Thursday, August 27, 2015

Justice League: Gods and Monsters

I was ecstatic when I heard Bruce Timm was returning to DC for a new animated feature. One of the creators behind Batman: The Animated Series and Justice League Unlimited, the animated DCU just hasn't been the same since his departure. When I heard the premise of the movie, however, I was more skeptical. It turns out I need not have feared that Bruce Timm might be corrupted by the grit of the New 52 that's turned so much of DC's comic and video output to shit. Timm certainly delivers a darker and more adult story than expected but it's still grounded in a profound understanding and love for these characters that is far too often lacking in much of DC's current output.

Although the word Elseworlds doesn't appear in its title that's exactly what Justice League: Gods and Monsters is: a story set in an alternate version of the DCU vastly different from the any we know. The result is as unexpected as it is enjoyable. It may not be classic Timm, but the man certainly hasn't lost his knack for characters, design, or storytelling.

In this world Superman (Benjamin Bratt) is the son of Zod and raised on Earth not by the God-fearing Kents but a migrant couple with a stronger distrust of the system. Batman is Kirk Langstrom (Michael C. Hall) less hairy than Man-Bat but no less stuck in limbo after exposure to his serum leaves him a vampire. And Wonder Woman (Tamara Taylor) is a New God whose wedding was meant to unite New Genesis and Apokolips but leads only to heartbreak and death. It's her character I found the most fascinating, even if the movie struggles a bit to shoehorn her more complex backstory into the plot.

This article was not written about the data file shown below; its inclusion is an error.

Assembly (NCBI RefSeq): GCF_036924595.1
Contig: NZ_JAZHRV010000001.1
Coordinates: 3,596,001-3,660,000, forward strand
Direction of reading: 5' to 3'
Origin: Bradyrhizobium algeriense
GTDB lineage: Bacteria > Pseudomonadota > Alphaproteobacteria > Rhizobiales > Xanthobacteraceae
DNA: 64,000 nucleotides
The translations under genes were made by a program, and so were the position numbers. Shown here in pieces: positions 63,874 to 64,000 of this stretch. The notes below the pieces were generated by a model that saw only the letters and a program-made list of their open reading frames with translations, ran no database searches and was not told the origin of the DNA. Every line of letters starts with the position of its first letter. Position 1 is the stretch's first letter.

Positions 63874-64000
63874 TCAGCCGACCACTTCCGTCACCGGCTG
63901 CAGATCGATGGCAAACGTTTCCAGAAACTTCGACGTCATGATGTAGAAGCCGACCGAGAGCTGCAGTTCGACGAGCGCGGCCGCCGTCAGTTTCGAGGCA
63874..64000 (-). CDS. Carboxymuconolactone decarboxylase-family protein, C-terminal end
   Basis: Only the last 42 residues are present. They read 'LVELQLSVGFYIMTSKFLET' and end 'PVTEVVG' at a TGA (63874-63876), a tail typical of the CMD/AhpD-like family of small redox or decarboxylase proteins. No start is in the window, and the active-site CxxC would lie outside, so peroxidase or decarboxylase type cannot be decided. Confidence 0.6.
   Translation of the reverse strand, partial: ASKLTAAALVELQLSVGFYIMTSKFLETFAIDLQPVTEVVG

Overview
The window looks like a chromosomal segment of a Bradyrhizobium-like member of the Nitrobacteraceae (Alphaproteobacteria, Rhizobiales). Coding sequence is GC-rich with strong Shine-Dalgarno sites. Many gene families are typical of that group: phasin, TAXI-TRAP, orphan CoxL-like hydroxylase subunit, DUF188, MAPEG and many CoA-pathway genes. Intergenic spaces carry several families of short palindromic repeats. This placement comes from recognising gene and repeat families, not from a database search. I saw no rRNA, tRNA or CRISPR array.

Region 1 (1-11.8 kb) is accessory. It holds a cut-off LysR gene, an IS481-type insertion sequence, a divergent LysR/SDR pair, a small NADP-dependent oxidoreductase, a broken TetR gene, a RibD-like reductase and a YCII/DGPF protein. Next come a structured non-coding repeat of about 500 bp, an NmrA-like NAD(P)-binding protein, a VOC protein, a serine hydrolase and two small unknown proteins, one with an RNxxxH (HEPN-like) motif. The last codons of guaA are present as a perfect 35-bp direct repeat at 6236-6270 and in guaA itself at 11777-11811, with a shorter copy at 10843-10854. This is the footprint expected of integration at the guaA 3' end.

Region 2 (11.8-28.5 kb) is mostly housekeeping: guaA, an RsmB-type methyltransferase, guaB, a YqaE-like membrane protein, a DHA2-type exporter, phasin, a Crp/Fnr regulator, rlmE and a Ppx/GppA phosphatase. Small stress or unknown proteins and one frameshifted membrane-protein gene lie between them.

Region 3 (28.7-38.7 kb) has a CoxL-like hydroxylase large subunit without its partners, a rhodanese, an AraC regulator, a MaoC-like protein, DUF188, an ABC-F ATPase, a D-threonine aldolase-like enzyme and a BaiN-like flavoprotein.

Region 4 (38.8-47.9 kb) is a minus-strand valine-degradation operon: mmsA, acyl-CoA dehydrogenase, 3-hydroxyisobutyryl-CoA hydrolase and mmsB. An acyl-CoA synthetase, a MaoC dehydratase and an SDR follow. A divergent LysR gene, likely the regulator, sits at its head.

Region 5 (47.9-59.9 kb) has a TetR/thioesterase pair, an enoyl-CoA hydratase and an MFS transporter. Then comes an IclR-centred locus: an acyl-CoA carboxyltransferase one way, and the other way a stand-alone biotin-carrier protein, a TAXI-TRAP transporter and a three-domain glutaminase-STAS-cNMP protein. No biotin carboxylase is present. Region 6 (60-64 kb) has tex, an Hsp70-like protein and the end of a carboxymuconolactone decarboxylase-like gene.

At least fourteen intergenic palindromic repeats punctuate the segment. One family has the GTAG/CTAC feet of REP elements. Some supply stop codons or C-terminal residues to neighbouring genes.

The powerful trio are respected and feared as the Federal Government's big guns, but when scientists (a collection of both lesser and better known DC scientists turned heroes and/or villains in other versions of the DCU) begin turning up dead with evidence linking back to the Justice League it doesn't take long for the nation's distrust of the group to turn into accusation. Part action, part mystery, part intriguing look at far different versions of the characters fans have grown to know and love, screenwriter Alan Burnett, Timm, and director Sam Liu deliver an unique vision I want to see more of (And, if you're listening DC, you can certainly stop producing those New 52 movies to make room.)

Available on both Blu-ray and DVD extras include a short featurette on Batman: Bad Blood. The Blu-ray also contains a digital copy of the movie, a pair of episodes (including a similarly-themed episode from Superman: The Animated Series - "Brave New Metropolis"), a look at the history of DC Elseworld stories, and a behind-the-scenes featurette on the making of the film.

[Warner Home Video, Blu-ray $14.99 / DVD $19.98]

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